Housing starts are still dropping, the credit markets are still trying to find the floor on their losses, and both economists and ordinary folks are seeming to expect a recession in the near future.
One of the reasons is the cost of gasoline and other petrochemical energy, along with the efforts of Congress to turn corn farmers into the next Bill Gates’s – at least at the bank. Everybody assumes that gas prices will keep going up. Congress assumed it when it raised mileage standards and the car companies made that same assumption. Everybody, it seems, think the Prius is the future.
So, maybe now would be a good time to buy a truck or truck-based SUV – maybe, especially, a late-model used one just of a short-term lease. Something that meets every sense of the term “gas guzzler.”
Not if you follow the reasoning of an expert whose thoughts were recently reported in the Wall Street Journal’s print edition.
Economist John Cassidy is predicting that oil prices will drop.
Yes. Drop.
A lot.
Potentially as low as $30 per barrel.
Though what he says isn’t conventional wisdom, that doesn’t mean he’s right. The herd mentality often allows insight to be ignored in favor of the ostensibly obvious. And, he’s supported by many other economists, differing from them only in the degree of the predicted price drop.
Cassidy has credentials. For the popular reader, he’s a regular contributor to the New Yorker and to Portfolio. He’s also the author of acclaimed books, including “Death of the Middle Class.” His views are often contrarian, but never dull, and always factually grounded in a realistic analysis of events from an economic perspective.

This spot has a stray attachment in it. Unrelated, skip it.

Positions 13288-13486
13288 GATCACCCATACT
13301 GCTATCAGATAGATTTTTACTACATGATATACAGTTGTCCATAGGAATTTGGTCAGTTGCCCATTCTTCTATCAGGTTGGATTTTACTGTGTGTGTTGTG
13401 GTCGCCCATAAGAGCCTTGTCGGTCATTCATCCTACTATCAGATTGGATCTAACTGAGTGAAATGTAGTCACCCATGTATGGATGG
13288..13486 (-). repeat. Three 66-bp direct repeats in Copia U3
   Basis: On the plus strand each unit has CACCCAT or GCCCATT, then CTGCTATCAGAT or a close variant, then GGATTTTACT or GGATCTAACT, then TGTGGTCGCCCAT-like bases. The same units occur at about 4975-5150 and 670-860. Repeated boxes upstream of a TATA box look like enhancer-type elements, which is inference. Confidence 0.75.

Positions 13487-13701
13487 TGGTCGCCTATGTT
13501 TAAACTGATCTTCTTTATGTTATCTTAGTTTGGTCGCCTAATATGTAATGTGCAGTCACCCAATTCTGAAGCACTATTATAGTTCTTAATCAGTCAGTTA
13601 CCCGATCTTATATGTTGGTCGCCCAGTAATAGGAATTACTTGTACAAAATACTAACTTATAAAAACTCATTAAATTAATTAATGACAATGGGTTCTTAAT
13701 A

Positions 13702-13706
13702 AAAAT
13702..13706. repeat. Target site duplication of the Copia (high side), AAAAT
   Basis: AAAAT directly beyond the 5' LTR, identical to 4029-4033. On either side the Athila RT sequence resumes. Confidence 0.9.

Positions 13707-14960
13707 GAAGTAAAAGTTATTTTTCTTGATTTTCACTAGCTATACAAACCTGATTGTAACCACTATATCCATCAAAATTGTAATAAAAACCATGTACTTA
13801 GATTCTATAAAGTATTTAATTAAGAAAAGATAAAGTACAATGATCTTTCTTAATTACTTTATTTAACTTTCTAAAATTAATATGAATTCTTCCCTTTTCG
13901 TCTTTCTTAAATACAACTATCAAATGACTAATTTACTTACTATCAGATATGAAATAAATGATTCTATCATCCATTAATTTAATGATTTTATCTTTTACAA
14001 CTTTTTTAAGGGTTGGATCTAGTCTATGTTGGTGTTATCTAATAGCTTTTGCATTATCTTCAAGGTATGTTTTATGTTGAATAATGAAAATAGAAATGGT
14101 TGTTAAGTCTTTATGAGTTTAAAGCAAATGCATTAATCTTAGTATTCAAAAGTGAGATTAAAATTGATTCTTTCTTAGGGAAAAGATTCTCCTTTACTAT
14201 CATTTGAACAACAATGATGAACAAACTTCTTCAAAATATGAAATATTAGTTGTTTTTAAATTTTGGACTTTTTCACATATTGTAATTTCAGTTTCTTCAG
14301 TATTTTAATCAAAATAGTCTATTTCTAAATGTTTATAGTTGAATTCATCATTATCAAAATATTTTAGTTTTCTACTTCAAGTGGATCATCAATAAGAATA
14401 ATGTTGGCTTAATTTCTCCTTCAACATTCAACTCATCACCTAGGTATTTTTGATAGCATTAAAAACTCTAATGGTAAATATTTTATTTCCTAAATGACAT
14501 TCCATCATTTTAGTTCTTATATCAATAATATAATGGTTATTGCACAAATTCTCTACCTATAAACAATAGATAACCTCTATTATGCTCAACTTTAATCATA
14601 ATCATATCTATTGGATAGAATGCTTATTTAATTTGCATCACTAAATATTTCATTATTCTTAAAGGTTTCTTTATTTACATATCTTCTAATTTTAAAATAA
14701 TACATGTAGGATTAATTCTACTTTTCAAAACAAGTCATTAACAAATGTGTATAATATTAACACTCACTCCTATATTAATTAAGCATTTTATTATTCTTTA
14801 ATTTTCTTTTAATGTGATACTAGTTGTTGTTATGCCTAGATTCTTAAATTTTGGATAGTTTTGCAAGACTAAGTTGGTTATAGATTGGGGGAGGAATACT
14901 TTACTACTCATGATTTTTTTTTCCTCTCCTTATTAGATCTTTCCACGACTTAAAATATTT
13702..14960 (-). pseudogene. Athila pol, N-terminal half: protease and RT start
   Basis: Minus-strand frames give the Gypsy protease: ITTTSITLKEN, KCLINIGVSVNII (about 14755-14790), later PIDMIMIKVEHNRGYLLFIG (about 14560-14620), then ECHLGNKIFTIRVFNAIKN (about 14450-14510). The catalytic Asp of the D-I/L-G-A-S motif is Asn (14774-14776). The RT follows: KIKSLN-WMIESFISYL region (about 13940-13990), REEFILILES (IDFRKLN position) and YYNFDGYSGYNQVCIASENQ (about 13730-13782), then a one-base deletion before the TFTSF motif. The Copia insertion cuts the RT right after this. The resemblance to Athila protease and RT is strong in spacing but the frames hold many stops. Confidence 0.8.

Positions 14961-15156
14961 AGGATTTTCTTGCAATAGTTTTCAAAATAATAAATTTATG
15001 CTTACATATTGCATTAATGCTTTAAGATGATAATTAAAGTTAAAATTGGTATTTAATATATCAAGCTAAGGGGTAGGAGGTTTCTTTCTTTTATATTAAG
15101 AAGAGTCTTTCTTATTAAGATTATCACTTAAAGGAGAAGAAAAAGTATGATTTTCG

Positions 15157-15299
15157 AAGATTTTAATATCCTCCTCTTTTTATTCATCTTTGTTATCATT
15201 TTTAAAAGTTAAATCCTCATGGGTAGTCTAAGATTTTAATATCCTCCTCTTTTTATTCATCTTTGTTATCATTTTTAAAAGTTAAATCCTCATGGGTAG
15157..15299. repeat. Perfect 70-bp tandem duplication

Many economists see oil prices declining, as a result of increased production begun in an effort to meet increased demand meeting an economic downturn in the American economy decreasing demand just as that supply increase hits full force.
But Mr. Cassidy adds another element. He sees a permanent increase in the supply of oil due to the long-term effects of higher oil prices. He’s referring to the level of oil prices today versus those of several years ago. By historic standards, oil prices today are extremely high, much above levels to which the industry had been accustomed for over a decade. As a consequence, says Cassidy, it is now economically feasible to recover oil from reserves that were not, when prices were lower, able to be exploited at a profit.
In short, Cassidy thinks that the supply of oil is likely to dramatically expand in the future, just as the demand for it also expands due to development in places like China. Oil companies cannot turn on a dime and exploiting reserves is very expensive, but when convinced that long-term demand will make recovering the oil profitable, companies will invest the funds necessary to drill for it. 
Cassidy makes his point bluntly: “When experts claim that oil is running out, what they really mean is that cheap oil is running out.” In point of fact, however, what we’ve got now isn’t cheap oil, so it is now possible to exploit oil reserves that are economically viable only when oil is not cheap. And there are a lot of those reserves.
Of course, the concept of supply and demand setting a market price is treasured only by economists, and no group despises that concept more than politicians. Politicians would always rather set the price themselves, especially when that means telling people how to live.
But wouldn’t it be a treat if Cassidy is right?
And, once again, Congress is wrong.
If you want to explore his thoughts further, Cassidy has a thought-provoking article on the topic in the January 2008 Portfolio: http://www.portfolio.com.

What do you think?
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